The plan aims to integrate the IR network with other modes of transport to achieve a seamless multi-modal transport network across the country. It also calls for the deployment of Artificial Intelligence (AI) tools on future infrastructure expansion and rolling stock modernisation projects.

“The NRP, which is being formulated by the state-run Rail India Technical and Economic Services (Rites) in consultation with Aecom, United States, will form the template for rail development in India until 2050,” says Mr V Shankar, IR board executive director, planning. “The policy will be formally adopted in the first week of December, but major recommendations contained in the draft report have already been accepted and are in the process of being implemented.”

Route surveys for new line construction had previously been conducted according to the demands of Members of Parliament. The NRP proposes to reverse this process by having a network plan in place before sanctioning fresh surveys.

The NRP envisages speed upgrades on IR’s Golden Quadrilateral and Golden Diagonal routes, first to 130km/h and subsequently to 160km/h. Current average speeds of IR’s Mail and Express trains are 55km/h.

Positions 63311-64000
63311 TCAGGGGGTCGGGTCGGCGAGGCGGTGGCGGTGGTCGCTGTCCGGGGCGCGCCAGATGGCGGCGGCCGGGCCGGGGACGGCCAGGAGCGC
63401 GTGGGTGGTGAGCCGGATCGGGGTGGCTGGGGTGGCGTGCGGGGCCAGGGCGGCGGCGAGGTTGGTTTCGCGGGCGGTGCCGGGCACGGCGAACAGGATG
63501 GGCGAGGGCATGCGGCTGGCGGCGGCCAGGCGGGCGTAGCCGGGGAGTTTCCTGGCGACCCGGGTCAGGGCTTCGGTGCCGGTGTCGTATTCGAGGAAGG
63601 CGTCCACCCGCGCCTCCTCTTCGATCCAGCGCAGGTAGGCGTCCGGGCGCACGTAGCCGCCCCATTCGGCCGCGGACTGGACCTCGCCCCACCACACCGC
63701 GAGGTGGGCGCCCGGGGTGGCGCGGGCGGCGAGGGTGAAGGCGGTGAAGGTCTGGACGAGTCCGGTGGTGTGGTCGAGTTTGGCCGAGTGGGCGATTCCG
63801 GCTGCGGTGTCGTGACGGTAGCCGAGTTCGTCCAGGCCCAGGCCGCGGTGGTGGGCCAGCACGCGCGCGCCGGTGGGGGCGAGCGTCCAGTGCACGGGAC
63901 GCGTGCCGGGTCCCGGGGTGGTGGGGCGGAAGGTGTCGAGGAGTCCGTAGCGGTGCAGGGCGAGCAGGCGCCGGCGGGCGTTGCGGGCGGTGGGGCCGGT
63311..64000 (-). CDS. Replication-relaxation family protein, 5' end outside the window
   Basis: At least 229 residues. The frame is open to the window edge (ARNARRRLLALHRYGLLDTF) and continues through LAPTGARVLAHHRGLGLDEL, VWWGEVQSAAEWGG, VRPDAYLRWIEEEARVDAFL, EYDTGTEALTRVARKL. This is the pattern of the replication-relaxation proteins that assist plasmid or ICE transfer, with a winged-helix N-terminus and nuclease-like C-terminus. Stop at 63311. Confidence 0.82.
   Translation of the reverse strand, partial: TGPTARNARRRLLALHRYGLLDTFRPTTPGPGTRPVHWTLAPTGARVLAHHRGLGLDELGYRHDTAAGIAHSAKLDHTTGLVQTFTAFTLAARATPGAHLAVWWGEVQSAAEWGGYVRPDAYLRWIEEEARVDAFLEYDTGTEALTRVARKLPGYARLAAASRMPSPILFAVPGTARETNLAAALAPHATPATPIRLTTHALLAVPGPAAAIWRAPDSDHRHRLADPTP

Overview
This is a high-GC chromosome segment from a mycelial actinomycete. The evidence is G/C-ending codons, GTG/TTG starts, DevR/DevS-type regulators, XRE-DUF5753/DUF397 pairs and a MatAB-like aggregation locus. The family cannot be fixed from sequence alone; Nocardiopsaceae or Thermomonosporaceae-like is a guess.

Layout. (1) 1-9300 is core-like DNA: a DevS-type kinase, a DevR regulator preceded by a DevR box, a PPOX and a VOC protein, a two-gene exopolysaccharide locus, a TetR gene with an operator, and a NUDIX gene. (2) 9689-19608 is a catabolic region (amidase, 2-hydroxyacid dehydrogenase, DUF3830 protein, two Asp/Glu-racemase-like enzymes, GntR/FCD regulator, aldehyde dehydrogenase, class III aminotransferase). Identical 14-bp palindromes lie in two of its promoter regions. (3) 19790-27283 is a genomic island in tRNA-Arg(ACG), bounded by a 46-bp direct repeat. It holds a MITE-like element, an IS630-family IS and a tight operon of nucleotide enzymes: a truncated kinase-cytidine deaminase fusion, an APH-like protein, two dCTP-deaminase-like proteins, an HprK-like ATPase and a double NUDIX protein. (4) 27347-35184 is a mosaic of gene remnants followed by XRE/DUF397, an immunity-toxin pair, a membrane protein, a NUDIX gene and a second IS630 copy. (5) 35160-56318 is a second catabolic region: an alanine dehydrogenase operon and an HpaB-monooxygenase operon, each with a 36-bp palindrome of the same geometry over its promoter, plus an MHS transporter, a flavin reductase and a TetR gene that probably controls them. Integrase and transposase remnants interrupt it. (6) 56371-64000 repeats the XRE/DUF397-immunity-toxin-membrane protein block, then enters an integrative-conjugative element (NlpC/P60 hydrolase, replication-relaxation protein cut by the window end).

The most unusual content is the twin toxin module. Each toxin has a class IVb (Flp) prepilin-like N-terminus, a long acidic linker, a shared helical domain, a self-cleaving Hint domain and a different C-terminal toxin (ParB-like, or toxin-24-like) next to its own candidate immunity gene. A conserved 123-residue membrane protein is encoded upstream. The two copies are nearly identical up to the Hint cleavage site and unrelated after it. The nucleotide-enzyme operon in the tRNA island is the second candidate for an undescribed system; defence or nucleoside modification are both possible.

The document stresses the need for IR to complete pending track doubling and yard remodelling work at a “rapid pace” and pushes for the installation of advanced signalling systems, use of longer passing loops, and construction of major bridges and tunnels at strategic locations.

The NRP’s efficiency improvement recommendations highlight the need for AI tools for data analysis to help IR run trains on demand, use capacity effectively, improve quality of services through accurate demand prediction, optimise resource utilisation and accurate asset planning. The Secundrabad-based South Central Railway (SCR) zone has been entrusted with the responsibility of working on AI plans in coordination with the Indian School of Business.


The Indian government has prepared several similar plans and white papers in the past, but these have mostly been project-based. “The NRP is the first pan-Indian plan to integrate IR’s infrastructure needs with a business plan,” Shankar says.

Sanctioned in the 2017 Union budget, the NRP formulation exercise involved field work in over 100 districts over a 12-month period to gather primary data across sectors including mines, ports, power stations, and commercial areas. This was followed up with an exercise in determining the peak and slack periods of freight flows across transport sectors, as well as an analysis of the emerging economic trends. Events such as the Covid-19 pandemic have also been considered.

“By adopting an integrated planning approach, cost optimisation of the transport network can be achieved as new rail lines and highways in tunnels or mega bridges can be constructed simultaneously,” a senior ministry official said.